Google X trends in generative AI: teaching computers to learn

Google X trends in generative AI: teaching computers to learn

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By Nick Flaherty

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Generative AI such as ChatGPT and Bard have seen a huge interest in AI, but it is the real world application and the scaffolding around the AI that is more important, says David Andre, chief scientific officer at Google X.

“The role of AI is evolving incredibly quickly and its easy to feel overwhelmed. It might cause us to rethink our place in the world, The question is now to do this and avoid the pitfalls,” said Andre at the Leti Innovation Days this week in Grenoble, France.

Google X is the moonshot division of Alphabet, developing ideas with a horizon of decades rather than years. “We create seed crystals for moonshots so that when you apply more resources to create sustainable businesses or technologies Google.” He points to driverless car company Waymo and drone delivery company Wing as examples of where Google X thinking has led to real world developments.

Project Mineral is working on sustainable agriculture. “We use machine vision algorithms in recognising the state of health of each of the plants.”

He points to the Chorus moonshot that is developing new sensor technology, software and machine learning tools to radically improve our real-time understanding of where physical goods are, what state they are in, and how they are used. This used reinforcement learning to support the delivery of 11m vaccines in New Zealand during Covid with a sensor in each freezer box.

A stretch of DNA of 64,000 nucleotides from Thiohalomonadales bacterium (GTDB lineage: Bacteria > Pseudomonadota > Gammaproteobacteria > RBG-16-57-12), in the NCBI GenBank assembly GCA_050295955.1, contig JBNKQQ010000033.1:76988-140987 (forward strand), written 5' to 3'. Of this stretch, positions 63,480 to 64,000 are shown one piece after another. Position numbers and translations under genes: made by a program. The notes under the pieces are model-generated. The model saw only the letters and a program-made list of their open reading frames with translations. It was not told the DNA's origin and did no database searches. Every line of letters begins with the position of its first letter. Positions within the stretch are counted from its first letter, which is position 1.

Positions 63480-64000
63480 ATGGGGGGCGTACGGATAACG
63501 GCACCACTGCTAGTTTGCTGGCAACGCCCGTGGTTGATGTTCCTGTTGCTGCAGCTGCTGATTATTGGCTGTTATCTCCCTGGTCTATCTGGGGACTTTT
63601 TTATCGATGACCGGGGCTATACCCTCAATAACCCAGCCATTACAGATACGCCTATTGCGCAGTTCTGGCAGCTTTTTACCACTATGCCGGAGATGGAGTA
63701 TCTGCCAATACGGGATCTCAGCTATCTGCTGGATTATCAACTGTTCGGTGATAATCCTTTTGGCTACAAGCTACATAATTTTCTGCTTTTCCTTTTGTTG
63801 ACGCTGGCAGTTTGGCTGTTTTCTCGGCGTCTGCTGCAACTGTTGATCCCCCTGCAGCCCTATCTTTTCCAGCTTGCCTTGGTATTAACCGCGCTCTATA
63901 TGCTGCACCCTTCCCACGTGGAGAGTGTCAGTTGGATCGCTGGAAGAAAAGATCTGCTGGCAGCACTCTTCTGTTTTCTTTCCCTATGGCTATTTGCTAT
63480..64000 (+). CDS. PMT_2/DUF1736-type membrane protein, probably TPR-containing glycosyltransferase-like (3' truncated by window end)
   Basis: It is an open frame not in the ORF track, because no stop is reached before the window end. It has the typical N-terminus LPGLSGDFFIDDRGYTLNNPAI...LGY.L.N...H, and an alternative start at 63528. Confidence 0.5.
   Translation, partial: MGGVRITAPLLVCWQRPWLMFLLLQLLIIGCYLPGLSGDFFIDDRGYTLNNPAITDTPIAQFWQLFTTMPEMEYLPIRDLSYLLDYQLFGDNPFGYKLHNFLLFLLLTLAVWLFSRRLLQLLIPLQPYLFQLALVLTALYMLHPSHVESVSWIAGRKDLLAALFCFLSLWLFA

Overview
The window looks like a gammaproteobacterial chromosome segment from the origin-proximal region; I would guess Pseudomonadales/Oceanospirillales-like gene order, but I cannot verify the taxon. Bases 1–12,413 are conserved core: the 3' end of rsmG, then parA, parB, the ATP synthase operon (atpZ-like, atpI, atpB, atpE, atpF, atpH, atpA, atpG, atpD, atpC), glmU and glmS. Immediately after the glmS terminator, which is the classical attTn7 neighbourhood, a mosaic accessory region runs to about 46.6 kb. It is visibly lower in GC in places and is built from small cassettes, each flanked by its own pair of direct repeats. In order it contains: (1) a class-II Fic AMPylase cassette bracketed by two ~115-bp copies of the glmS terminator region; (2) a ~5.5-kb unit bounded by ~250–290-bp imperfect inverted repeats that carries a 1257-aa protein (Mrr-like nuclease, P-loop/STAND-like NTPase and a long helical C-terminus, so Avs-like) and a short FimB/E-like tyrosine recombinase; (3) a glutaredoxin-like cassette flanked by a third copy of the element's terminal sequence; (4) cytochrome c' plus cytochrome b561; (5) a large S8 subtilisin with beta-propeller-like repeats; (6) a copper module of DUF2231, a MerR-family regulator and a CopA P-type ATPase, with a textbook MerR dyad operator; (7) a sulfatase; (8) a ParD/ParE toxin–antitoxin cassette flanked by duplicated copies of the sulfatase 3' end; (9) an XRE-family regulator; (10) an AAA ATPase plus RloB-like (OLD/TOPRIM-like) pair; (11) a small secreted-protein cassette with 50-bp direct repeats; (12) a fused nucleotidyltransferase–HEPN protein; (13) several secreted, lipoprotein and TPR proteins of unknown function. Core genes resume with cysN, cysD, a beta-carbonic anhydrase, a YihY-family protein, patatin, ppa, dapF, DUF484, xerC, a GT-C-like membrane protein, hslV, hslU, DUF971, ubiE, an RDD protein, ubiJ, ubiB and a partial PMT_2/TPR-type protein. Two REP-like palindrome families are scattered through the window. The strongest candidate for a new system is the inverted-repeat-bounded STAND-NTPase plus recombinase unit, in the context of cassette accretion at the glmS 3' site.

“Another question we asked was what if a computer could teach itself? This team moved to Google became Google Brain, and developed Google Translate, the transformers that are used in most AI systems today and in Google’s Bard AI.”

Generative AI for EDA

“Generative AI has to be coupled with the real world and this is what we are really good at at Google X. The challenge is figuring out where the AI and ML goes in the real world applications,” he said. “All of this scaffolding is often more valuable than the AI particularly for large language models.”

“One of the key requirements is very powerful simulation,” he said. “Waymo got to where it is was by using 20bn miles of simulation and that allows them to drive in three cities with over 1m miles of journeys without a driver in the front seat.”

Teaching code to write itself is key to this.

“If you can write code faster you can write simulations faster,” he said, and that has all kinds of benefits. For example it can be used for synthesis to shrink chip designs, combining neural net relaxation with simulated annealing.

“We at X remain incredibly interested in cases that combine AI with real world scaffolding. That’s where we think the future is.”





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